Communication is an easier problem. One idea that can be made to work is electroquasistatic coupling, where each particle has an ``antenna'' electrode that is capacitively coupled to similar antenna electrodes on neighboring particles.
We have done a preliminary study of a system using an antenna built on the metal-2 layer in a CMOS process, and found that this does not work well. The antenna was guarded on metal-1 to decrease the effect of the capacitance from the antenna electrode to the substrate. The guard electrode was driven by a CMOS op amp. We did a preliminary layout of such a scheme, and we simulated it with SPICE. We also built a scale model to make it easy to probe the fringing fields. Assuming that the computing elements were arranged on a surface with spacing similar to the size of the elements, we could obtain capacitive couplings between adjacent antennas on the order of a few hundredths of a picofarad. The guard electrode had a capacitance to the substrate of a few hundred picofarads. The op amp had to charge this rather large capacitance. The numbers worked out so that we could not expect communications speeds much faster than 100 kbaud.
We can get much better performance if we relax the constraint that the antenna is planar, built in the CMOS process. For example, one can ``unfold'' the antenna up out of the chip. A similar but perhaps easier implementation is to remove the silicon substrate under the antenna structure to reduce the parasitic capacitance. Even simpler, one can bond an antenna wire to each particle. With this kind of coupling, and with good power sources, we can expect to attain communication speeds among neighboring particles in the tens of megabaud range.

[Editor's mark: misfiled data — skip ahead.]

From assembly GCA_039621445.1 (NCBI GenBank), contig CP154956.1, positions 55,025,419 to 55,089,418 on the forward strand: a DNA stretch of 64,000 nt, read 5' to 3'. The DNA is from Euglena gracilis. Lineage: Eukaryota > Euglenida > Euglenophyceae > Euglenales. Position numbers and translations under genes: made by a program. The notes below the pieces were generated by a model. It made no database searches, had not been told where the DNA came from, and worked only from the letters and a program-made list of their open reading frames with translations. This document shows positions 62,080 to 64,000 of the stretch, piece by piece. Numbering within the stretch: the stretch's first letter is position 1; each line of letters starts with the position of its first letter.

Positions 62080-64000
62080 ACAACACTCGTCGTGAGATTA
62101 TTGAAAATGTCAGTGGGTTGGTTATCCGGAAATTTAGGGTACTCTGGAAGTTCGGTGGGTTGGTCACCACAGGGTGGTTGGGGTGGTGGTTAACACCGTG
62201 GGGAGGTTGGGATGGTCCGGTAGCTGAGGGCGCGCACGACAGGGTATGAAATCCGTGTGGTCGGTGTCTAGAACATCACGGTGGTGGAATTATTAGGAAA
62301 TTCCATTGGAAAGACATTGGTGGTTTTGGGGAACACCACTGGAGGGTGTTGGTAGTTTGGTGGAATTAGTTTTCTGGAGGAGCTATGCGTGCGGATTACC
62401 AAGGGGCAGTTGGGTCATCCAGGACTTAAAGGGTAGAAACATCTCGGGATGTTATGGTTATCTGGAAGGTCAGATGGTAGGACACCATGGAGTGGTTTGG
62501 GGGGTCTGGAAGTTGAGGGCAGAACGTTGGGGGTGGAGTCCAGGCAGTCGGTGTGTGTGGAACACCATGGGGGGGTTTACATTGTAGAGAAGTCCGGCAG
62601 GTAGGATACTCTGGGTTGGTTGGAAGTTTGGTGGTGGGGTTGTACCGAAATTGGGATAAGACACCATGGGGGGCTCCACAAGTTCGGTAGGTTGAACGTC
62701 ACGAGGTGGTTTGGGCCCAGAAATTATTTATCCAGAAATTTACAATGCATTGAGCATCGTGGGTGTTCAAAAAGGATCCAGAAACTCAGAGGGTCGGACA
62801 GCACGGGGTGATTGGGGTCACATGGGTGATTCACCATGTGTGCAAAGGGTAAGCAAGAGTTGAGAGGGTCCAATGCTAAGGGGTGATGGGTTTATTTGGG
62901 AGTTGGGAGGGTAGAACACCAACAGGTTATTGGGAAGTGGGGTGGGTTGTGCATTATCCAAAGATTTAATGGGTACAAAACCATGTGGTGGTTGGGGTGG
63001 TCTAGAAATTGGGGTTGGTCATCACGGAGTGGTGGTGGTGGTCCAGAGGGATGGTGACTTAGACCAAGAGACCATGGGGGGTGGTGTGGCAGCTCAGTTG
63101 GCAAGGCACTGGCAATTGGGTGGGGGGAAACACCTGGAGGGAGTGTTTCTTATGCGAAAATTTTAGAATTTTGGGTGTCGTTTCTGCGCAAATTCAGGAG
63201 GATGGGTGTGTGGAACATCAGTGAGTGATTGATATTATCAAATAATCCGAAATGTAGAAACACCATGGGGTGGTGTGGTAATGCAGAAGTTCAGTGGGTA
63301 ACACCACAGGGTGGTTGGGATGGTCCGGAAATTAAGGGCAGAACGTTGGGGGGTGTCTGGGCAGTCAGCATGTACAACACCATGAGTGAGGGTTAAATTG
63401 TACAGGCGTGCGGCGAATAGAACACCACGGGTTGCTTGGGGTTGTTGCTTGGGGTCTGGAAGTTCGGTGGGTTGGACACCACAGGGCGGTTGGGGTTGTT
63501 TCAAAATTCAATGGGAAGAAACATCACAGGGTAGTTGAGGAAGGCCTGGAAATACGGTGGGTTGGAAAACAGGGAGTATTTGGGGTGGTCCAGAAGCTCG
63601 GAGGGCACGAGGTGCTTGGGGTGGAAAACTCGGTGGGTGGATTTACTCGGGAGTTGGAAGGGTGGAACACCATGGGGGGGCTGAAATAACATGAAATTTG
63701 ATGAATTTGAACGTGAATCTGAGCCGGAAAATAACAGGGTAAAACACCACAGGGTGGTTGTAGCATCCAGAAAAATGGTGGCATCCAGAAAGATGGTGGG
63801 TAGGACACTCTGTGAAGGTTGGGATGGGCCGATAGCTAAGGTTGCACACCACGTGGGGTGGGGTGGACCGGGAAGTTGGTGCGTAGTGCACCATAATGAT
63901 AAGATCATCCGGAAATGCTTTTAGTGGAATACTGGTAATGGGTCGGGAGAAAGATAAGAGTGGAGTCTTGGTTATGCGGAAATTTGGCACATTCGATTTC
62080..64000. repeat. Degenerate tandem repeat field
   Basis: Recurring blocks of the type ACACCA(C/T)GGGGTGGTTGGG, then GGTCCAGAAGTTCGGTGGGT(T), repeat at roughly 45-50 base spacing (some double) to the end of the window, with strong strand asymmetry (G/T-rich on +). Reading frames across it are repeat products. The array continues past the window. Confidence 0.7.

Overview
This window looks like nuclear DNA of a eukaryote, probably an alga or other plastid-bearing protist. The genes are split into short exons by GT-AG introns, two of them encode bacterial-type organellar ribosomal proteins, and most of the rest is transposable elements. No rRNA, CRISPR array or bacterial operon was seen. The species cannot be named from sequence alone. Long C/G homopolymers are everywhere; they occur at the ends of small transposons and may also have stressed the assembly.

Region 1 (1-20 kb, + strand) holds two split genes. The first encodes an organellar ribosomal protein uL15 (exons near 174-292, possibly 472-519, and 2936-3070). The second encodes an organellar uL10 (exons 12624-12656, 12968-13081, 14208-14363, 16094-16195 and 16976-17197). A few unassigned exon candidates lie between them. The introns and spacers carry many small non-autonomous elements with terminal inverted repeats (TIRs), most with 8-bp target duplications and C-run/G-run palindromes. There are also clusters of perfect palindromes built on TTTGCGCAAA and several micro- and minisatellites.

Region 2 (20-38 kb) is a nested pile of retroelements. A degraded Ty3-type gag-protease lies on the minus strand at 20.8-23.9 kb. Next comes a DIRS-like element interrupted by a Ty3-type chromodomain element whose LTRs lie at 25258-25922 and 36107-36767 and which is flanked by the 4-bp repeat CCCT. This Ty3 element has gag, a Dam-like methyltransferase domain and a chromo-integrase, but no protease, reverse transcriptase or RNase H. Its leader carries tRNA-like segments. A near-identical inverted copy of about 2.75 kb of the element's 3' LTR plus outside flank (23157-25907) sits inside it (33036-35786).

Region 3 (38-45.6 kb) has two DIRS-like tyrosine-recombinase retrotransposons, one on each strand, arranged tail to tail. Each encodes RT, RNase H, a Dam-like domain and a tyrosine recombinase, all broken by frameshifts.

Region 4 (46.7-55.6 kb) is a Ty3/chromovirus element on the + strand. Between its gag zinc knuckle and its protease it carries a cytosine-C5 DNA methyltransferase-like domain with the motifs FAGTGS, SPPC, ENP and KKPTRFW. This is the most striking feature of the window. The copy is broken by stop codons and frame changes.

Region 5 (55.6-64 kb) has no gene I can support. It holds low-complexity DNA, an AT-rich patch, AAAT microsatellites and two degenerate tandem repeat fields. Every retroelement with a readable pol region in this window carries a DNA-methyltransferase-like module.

One could imagine using radio communication schemes that do not depend upon the coupling capacitance between the transmitting and receiving antennas. However, for such a scheme to work, we must run at much higher frequencies. In addition, communication schemes based on radio are not very local, leading to severe interference problems unless complex schemes for sharing channels, such as large directional antennas, or spread spectrum, are used (See  for more about this idea).